I put the Redbud seeds in soil to sprout. Although most sources only mention eating the flowers, I eat the green pods and dried seeds.
This beautiful bloomer has just enough shade to grow lovely flowers underneath in the fierce Texas sun. Does it fix nitrogen? I have seen claims from both sides. The heart shaped leaves are attractive all summer and make good mulch in the garden beneath. The mulch quickly decomposes to enrich the soil.
I like trees that produce food. Their deep root systems and generous supply of compost make them easy to grow and a substantial gift of food to the larder provides health all winter long. Again, I appreciate the edible beans provided by bean family (Fabaceae) trees. So much easier than annuals.
A lucky addition to my food forest, since my chickens will also appreciate the dried seeds. Perhaps I will plant a Redbud seedling to shade their run and provide food… I keep adding to my circular economy, and like seeing the new plants fill empty spaces. I noticed how well my prickly pear pads are filling in and looking for many tunas next fall. My asparagus should be ready for eating next year. I should have a few apples, blackberries, and raspberries.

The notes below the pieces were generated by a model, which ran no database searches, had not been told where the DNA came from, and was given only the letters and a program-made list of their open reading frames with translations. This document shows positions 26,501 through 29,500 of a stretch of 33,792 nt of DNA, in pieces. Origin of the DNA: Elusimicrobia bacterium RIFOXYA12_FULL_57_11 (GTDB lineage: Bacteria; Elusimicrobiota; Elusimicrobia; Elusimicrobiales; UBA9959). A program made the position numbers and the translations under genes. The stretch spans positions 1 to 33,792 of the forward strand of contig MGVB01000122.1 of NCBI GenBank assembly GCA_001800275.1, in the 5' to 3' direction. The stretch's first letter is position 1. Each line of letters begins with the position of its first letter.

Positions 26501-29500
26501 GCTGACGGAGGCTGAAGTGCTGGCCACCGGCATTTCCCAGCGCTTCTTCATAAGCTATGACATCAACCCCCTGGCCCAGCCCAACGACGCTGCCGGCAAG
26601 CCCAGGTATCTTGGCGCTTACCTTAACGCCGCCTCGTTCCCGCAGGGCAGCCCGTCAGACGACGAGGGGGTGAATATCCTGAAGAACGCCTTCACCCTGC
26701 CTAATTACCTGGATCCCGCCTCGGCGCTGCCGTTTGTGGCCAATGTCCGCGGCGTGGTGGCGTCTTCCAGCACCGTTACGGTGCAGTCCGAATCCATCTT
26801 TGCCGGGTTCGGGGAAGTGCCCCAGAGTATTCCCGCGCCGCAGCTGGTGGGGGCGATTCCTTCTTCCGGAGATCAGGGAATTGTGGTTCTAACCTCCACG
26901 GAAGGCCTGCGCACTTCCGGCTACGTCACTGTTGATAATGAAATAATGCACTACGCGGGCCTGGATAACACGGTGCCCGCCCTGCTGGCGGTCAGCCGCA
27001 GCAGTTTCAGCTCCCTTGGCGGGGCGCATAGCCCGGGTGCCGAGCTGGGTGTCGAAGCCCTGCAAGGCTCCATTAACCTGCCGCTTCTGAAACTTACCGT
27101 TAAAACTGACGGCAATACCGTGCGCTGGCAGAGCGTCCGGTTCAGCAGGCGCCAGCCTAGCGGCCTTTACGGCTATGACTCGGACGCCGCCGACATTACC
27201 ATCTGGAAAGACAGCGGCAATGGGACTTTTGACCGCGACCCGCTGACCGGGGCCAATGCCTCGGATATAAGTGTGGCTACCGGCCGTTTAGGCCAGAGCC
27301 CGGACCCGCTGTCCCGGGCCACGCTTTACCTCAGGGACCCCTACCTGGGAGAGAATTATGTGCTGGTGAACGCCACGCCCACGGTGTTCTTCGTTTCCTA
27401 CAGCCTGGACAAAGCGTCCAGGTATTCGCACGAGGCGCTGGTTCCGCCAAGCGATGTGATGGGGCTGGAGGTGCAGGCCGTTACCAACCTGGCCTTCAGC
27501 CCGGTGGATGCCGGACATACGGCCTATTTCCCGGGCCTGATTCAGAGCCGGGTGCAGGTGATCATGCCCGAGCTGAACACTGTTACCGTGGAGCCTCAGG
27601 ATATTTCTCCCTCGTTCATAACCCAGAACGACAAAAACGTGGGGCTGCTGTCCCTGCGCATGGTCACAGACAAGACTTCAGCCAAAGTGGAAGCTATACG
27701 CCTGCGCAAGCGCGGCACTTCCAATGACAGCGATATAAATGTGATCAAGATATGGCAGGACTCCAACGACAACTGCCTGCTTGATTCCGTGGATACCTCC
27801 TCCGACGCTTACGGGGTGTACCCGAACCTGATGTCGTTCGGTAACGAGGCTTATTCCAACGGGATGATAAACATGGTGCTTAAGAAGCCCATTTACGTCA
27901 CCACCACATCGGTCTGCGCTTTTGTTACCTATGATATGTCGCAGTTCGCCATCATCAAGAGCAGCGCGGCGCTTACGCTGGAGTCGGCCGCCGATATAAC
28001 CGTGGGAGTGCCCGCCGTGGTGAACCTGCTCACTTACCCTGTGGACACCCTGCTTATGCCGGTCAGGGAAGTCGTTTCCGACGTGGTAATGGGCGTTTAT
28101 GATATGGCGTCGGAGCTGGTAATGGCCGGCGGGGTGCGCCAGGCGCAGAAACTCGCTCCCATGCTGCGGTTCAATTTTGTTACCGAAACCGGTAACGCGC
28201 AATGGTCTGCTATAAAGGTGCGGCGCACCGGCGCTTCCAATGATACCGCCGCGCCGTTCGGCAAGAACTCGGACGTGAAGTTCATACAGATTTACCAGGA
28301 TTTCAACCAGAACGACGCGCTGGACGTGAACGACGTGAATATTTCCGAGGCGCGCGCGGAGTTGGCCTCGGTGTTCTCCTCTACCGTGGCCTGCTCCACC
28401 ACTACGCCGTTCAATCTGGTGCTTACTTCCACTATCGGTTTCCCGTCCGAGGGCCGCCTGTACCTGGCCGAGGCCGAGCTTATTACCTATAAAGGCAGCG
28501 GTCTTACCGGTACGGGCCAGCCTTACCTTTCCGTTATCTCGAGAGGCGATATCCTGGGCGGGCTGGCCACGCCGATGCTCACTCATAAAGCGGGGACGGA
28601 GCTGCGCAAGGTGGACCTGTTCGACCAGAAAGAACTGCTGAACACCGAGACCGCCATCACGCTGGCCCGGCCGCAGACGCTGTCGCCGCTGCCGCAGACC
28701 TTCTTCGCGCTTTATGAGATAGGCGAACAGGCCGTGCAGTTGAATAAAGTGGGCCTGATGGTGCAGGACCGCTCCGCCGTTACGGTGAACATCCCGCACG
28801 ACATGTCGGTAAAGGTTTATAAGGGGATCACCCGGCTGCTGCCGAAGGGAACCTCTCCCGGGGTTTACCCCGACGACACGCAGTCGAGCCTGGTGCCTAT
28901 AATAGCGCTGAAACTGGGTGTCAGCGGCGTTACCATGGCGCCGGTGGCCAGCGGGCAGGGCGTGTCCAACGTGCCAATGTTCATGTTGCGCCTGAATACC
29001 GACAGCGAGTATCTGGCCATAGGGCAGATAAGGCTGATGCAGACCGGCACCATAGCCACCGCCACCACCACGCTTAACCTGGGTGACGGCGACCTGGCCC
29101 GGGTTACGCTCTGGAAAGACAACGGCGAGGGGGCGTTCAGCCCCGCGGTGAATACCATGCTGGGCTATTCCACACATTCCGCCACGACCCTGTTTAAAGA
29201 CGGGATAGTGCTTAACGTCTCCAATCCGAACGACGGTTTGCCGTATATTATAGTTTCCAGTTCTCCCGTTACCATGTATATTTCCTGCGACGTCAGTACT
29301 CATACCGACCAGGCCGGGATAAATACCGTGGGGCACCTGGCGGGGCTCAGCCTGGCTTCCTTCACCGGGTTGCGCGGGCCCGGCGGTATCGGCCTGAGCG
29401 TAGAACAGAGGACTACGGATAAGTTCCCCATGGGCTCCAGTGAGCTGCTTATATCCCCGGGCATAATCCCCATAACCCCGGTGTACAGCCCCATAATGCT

Each year gets richer. I want honeybees… if any are available. I have a rich variety of nectar now. I promise I won’t stress them with moving, toxins, etc. but I will steal a bit of honey!
My mustard plant seeds are drying nicely, too. I look forward to spicier meals all winter.
Started lentil sprouts today. A bit of water in a jar and drop in the seeds. I should have sprouts in three days. They are wonderfully nutricious for me and my chickens. I will add a jar every day until they sprout and each one cup jar has about 1/4 cup of lentils.
Life is good in a circular economy.